GFI circuit goes dead then comes back to life

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Old 02-17-14, 04:38 AM
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GFI circuit goes dead then comes back to life

My daughter just purchased a house that was built in 1972 and the GFI outlets in the bathrooms will just go dead while no breaker will be tripped. Then about 12 hours later they will work as intended. When they didn't work I removed the receptacle and tested the line, no juice at all.

The breaker panel does not have a main switch at the top, but half way down the left side it has a double breaker set labeled "hot line" .

Questions:

1. What would make the line just go dead without tripping the breaker?

2. Is the double breaker set labeled "hot line" the same as a main switch?

I am taking it that my first action is to find the breaker for the line going dead and replace it, even though it is not tripping, correct?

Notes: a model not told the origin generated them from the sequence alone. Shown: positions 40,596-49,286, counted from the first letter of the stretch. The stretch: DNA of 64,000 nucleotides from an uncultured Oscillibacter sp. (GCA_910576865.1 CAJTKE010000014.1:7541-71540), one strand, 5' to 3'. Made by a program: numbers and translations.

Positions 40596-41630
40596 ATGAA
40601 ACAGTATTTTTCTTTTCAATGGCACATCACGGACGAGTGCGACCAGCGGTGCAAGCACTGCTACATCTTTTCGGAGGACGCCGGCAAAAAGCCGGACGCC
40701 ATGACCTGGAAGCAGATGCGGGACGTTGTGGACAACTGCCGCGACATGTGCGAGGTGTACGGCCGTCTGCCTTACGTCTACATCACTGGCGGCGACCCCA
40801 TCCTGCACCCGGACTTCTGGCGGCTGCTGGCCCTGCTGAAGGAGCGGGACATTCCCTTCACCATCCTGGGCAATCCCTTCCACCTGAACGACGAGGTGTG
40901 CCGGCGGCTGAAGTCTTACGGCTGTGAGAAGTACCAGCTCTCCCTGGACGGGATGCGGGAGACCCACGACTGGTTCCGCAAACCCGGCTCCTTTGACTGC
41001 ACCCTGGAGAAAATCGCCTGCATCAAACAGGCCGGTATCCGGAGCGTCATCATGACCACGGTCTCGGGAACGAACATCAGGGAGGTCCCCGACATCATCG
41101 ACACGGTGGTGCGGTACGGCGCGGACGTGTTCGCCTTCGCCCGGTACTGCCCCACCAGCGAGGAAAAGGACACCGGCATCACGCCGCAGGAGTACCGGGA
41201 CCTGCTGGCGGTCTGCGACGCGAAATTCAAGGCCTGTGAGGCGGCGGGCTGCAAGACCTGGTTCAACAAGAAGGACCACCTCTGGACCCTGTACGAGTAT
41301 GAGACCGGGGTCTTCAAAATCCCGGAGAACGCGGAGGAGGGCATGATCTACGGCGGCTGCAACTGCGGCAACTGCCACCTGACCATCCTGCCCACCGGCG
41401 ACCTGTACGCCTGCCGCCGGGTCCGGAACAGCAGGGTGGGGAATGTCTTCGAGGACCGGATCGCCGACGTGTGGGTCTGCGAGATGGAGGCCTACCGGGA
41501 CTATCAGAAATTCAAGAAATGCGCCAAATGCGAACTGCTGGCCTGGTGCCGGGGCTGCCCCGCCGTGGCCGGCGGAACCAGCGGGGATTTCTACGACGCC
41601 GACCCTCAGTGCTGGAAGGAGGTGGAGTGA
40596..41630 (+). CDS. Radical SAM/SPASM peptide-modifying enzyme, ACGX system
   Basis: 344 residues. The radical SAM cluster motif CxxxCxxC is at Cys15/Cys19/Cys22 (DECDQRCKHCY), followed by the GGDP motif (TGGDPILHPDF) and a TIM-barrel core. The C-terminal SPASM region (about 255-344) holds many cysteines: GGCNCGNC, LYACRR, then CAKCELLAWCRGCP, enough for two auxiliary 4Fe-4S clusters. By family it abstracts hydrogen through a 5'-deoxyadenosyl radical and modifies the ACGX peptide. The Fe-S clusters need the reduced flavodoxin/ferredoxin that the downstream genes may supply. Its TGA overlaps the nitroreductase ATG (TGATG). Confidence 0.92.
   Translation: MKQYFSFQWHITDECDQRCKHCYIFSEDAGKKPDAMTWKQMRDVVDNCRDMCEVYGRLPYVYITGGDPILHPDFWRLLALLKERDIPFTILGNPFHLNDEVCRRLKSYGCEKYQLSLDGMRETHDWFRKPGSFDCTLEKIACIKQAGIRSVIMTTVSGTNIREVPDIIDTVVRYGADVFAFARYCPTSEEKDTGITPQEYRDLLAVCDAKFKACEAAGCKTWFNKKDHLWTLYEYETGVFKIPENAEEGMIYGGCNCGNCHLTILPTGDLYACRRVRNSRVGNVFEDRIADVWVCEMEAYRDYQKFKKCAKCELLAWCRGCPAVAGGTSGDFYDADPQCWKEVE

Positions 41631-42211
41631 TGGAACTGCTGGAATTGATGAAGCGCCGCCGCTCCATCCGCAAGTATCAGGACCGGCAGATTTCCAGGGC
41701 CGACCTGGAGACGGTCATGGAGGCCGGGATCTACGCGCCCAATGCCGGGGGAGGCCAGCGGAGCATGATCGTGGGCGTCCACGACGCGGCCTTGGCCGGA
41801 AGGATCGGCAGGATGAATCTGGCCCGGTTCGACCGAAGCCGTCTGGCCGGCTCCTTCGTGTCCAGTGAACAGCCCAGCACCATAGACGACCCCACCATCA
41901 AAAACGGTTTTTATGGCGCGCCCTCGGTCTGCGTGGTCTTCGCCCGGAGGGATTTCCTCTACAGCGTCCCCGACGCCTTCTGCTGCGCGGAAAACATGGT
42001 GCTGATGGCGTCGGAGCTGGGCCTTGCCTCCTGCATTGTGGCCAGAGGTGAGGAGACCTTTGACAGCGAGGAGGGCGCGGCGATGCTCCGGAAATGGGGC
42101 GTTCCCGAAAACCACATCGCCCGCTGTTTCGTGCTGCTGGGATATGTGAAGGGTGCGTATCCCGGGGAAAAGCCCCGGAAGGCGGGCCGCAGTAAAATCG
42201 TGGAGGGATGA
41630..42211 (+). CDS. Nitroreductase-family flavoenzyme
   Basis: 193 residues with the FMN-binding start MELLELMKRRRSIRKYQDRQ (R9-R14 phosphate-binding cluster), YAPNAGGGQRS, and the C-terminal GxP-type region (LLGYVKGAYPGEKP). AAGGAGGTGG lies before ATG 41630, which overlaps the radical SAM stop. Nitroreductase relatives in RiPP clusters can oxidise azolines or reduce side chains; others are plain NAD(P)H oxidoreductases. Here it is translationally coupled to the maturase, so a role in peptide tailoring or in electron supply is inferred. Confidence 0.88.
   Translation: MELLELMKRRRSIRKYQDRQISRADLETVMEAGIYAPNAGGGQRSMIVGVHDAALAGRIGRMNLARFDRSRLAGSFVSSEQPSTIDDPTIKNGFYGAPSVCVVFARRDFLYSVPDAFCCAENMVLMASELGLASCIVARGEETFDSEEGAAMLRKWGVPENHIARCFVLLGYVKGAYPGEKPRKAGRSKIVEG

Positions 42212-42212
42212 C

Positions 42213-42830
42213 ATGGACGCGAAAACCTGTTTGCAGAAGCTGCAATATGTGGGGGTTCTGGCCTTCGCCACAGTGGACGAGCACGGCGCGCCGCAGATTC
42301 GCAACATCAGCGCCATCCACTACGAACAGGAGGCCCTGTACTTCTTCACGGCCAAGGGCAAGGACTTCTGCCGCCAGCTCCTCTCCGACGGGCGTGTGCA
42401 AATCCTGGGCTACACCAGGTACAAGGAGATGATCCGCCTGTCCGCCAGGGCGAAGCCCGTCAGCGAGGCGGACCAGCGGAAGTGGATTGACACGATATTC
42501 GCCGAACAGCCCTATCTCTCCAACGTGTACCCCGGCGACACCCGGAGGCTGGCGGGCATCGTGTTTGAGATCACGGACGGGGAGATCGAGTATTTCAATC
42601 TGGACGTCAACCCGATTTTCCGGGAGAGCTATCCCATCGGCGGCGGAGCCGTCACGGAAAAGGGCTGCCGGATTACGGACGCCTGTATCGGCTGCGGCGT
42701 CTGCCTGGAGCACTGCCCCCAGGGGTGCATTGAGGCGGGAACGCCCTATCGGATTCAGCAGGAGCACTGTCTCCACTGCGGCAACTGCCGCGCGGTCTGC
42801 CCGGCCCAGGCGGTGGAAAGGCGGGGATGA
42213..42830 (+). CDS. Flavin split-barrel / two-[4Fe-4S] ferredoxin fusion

Thanks in advance.

Joel
 
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Old 02-17-14, 06:03 AM
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Probably a loose connection. This is probably in another outlet box daisy chained along the circuit path up from the panel.

Receptacles and switched wired by poking the wires in the back and they supposedly stay in place are more likely to develop loose connections than attaching the wires to the screws on the side. While you are at it peeking inside other outlet boxes it is a good idea to convertany such backstab connections to screwed on connections.

Note that it is possible for a wire to be broken inside the white or black insulation and be an intermittently loose connection there. This is rare and difficult to find so try other fixes first.

Your panel appears to be what is known in the trade as a split bus panel. The top six "double sized" breakers control individual 240 volt or 120/240 volt circuits directly. One was manually labeled "hot line" and is a submaster for the smaller (mostly 120 volt perhaps a few 240 or 120/240 volt) breakers down below. To turn off power for the whole house you flip off the top six breakers.